Five reasons to preserve maize silage with a proven additive this season

If you are serious about making more milk from forage, do you really want some of the hard work and expense you’ve put into growing a nutritious forage maize crop go to waste? Because it easily can in the clamp. And once losses occur, they’re irreversible

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1. Because maize can be a breeding ground for ‘bad bugs’

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Dying or dead tissue in maize crops at harvest provides a haven for undesirable micro-organisms. As too does dirt and decomposing crop debris that accumulate in the plant’s leaf joints, while the stem base can be a ‘hot spot’ for mould spores.

These are in addition to maize diseases – such as eyespot and smut. And all these ‘bad bugs’ end up in the clamp, where some of them can play havoc with how well maize is preserved.

2. Because lost maize dry matter doesn’t just affect silage quantity – but quality too

Maize cob (from KS)

Unfortunately, ‘bad bugs’ growing in the clamp don’t just ‘feed on’ the worst bits of the maize silage, such as the fibre. They take the best bits. So, by allowing them to take hold, it’s not just dry matter (DM) that’s lost, but the more nutritious parts of the dry matter – the sugars and starches.

Worse still, fungal contamination can also make maize silage less palatable so cows reject it, and can cause problems with mycotoxins.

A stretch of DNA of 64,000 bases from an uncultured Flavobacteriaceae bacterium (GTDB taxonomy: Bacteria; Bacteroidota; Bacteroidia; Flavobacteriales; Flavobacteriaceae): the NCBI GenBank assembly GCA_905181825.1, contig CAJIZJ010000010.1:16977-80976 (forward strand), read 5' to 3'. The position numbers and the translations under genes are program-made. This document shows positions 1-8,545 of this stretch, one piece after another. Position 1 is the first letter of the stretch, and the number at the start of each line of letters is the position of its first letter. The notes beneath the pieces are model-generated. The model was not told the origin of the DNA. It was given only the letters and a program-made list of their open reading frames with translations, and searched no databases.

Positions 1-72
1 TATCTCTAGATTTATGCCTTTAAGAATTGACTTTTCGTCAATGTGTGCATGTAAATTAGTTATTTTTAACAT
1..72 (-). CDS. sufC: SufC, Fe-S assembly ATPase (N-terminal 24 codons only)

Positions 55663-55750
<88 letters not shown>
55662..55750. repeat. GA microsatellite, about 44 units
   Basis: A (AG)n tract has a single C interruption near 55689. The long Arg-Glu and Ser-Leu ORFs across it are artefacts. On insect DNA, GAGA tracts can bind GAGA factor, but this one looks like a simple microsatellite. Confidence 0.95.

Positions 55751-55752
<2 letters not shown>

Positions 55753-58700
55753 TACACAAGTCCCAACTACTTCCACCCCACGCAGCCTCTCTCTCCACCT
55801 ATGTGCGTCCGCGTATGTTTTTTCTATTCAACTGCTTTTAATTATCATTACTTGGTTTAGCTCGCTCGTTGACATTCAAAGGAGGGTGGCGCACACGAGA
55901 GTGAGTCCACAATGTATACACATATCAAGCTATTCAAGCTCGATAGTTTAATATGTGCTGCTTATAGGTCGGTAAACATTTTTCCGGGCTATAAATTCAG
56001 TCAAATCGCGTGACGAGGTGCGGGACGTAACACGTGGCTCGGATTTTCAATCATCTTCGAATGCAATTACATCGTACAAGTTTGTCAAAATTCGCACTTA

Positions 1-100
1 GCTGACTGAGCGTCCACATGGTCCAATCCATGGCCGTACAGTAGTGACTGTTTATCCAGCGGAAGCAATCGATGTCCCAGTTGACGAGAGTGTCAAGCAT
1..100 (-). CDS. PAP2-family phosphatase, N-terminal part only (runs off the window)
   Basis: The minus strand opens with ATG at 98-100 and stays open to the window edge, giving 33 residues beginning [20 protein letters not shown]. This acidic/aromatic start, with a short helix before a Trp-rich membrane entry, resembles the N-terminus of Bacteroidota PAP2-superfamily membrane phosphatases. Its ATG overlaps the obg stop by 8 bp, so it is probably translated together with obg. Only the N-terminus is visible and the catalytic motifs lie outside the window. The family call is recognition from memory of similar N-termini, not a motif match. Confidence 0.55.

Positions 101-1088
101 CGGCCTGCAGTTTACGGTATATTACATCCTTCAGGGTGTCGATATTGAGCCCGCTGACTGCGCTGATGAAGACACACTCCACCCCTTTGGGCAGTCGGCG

3. Because maize can suffer invisible losses – not just obvious losses from visible yeasts and moulds

How dry matter can be lost from maize clamps

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Most of us are familiar with losses from yeasts and moulds growing in the silage in the presence of air, resulting in heating. But this is only part of the story. Poor fermentation caused by the wrong types of bacteria in the clamp can also cause similar losses in dry matter. But these are invisible.

Between these two processes, typical maize dry matter losses can be around 15%. But they can be much higher – at 20 or even 30%.

4. To improve sustainability

Home-grown forage and silage are excellent sustainable feed sources.

By doing the best job of preserving maize silage, not only do you have potentially more silage available to feed but also potentially of better quality. This, in turn, means less reliance on bought-in concentrate, allowing financial savings, and can even reduce feed miles.

You can’t prevent ‘bad bugs’ growing on maize crops, but you can take better control of them at ensiling – using the beneficial bacteria in a proven additive to produce clamp conditions that stop them in their tracks.

5. Because a Volac dual-acting additive is backed-up by science. Find out which one is right for you…

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The dual-acting additive Ecocool is designed to improve fermentation and has been shown to reduce yeast and mould growth from the top to the bottom of the clamp

Both of the main Volac additives recommended for maize – Ecocool and Double Action Ecocorn – include the same beneficial bacterial strain found in Ecosyl. So you know they are backed-up by science. Plus, they are tested in the UK.

Ecocool is the one we recommend most widely for maize. Research has shown that treating with Ecocool cut yeast numbers and slashed total fresh weight maize silage losses (from poor fermentation and aerobic spoilage) by around a third. Better still, Ecocool has kept silage removed from the clamp cool and stable for more than 10 days.

Want to find out more about Ecocool?

Find out more

Top tips for better maize silage

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If you’re serious about making more milk from forage and relying less on bought-in feed, do you really want some of the hard work and expense you’ve put into growing this season’s forage maize go to waste?

Ken Stroud

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